What medical paperwork is needed for your college student

HIPPA forms

Parents and their children look forward to many milestones – the first day of kindergarten; turning 13 and becoming a teenager; passing your driver’s test and getting your license at age 16; and turning 18 – the age the law states you are an adult.

“There are many important changes that occur once that legal adulthood milestone is reached,” wrote Child and Adolescent Behavioral Health’s Assistant Clinical Officer Susan Brown. “One of those changes is the ability to be involved in decision making and access to information related to your new adult. Preparation, including open and honest discussions prior to this transition to young adulthood will set you both up for success.”

In today’s world, due to HIPPA compliance laws, a parent no longer has access to their young adult’s medical records. Setting up appointments may be difficult and questioning/setting up a payment plan for medical bills must go through your child even though the child is on a parent’s insurance plan and the parent is oftentimes paying the bill.

“Prior to turning 18, engaging with the medical professionals involved in your young adult’s life will prepare each for what someone does and does not have access to regarding their medical information,” wrote Brown. “Several documents including having signed HIPPA forms (medical information access), Healthcare Proxy’s (being able to act on behalf of your young adult) and a Durable Power of Attorney (financial decision making) are beneficial to have prepared in case of emergencies.”

Brown recommends speaking with your teen about these documents and the purpose of each will prepare you (the parent) for this transition in medical decision-making. “Afterwards, you and your teen may consult with a local attorney regarding these documents and having them prepared.”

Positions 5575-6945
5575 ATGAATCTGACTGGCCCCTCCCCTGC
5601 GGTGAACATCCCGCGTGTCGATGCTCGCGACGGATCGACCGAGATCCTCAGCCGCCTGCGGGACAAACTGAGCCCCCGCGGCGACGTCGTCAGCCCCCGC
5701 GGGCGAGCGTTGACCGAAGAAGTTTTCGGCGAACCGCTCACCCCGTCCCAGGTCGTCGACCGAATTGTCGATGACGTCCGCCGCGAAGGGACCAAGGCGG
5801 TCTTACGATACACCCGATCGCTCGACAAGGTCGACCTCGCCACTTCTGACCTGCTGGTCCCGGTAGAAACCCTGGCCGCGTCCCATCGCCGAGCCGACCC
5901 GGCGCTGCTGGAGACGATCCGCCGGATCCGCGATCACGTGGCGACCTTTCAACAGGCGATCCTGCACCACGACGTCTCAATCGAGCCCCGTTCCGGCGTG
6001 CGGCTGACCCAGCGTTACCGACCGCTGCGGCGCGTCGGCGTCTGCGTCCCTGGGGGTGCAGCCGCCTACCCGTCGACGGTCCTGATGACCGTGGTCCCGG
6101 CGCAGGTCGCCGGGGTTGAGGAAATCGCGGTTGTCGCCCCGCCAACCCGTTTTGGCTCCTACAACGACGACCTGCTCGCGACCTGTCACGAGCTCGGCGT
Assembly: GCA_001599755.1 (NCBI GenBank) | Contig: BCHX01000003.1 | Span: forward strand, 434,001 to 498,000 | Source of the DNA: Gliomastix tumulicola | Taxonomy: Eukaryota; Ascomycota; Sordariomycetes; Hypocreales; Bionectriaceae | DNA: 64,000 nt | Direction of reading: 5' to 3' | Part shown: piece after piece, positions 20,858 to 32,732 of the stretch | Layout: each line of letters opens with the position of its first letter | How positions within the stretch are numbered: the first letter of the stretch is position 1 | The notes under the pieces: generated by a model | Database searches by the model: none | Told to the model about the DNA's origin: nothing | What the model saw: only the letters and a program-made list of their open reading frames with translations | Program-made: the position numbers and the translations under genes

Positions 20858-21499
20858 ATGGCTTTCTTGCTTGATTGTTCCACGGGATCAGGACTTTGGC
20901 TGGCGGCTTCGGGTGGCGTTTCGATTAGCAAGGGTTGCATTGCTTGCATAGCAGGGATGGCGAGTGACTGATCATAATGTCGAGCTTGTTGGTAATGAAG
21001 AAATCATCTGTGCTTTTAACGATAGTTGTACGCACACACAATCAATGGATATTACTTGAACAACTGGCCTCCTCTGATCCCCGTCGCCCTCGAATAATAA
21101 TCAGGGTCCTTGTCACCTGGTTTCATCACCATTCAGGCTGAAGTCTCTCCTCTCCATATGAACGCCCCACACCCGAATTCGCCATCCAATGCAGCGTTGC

What is a parent’s role?


Our role as a parent is to provide stable, safe and informed environments to foster our teens sense of autonomy and confidence,” wrote Brown. “The goal is that they become functioning adults capable of making decisions as they begin to individuate and set future goals. Engaging with your teen prior to this transition to adulthood encourages them to take responsibility of their care, holding themselves accountable and building self-reliance.


“As parents, we continue to reinforce the skills, offer reminders, begin conversations, listen to what your teen is sharing and respect their privacy. Having discussions related to medical care, decision making and payment of medical services will take many of the ‘What ifs’, confusion and frustration out of the relationship and transitions.”

Engaging your child in the decision making

While preparation is the key to handle this transition, it is just as important to engage your teenager in the process of navigating their medical professional’s specific way of appointment setting, medication management and paying medical expenses.

“Parents should have these discussions at a well visit with the doctor and your teen in advance of them turning 18,” wrote Brown. “Many medical professionals offer on-line medical portals and engaging with your teen on how to access these (for example, MyChart with Akron Children’s Hospital) will provide guided understanding of what these portals offer and how to navigate them. Additionally, it is important that they be aware of their medical coverage and have a copy of their medical insurance card with them should the need arise.”

College student medical paperwork

Information if your child is away at college

“If your young adult is attending a college, it may be necessary to have HIPPA forms completed not only for their home state, but for the state they are attending college,” wrote Brown. “This too may be discussed with an attorney. Additionally, Family Education Rights and Privacy Act (FERPA) was enacted to protect student information. Students may sign FERPA releases so that whoever they designate may access to their financial /academic information. Information regarding this Act can be found on the U.S. Department of Education website at www.2.ed.gov.

“This is a significant transition for yourself and your child. Educating yourself and your teen along with communicating with one another will help to prepare you. Learn and go through the process together.”

In the end, all the above tips will strengthen your relationship with one another, reduce conflict and set your young adult up for success.


Information for this article was provided by Child and Adolescent Behavioral Health’s Susan Brown, LPPC-S. Brown is C&A’s Assistant Clinical Officer, Master’s Program Coordinator and NextGen Trainer.

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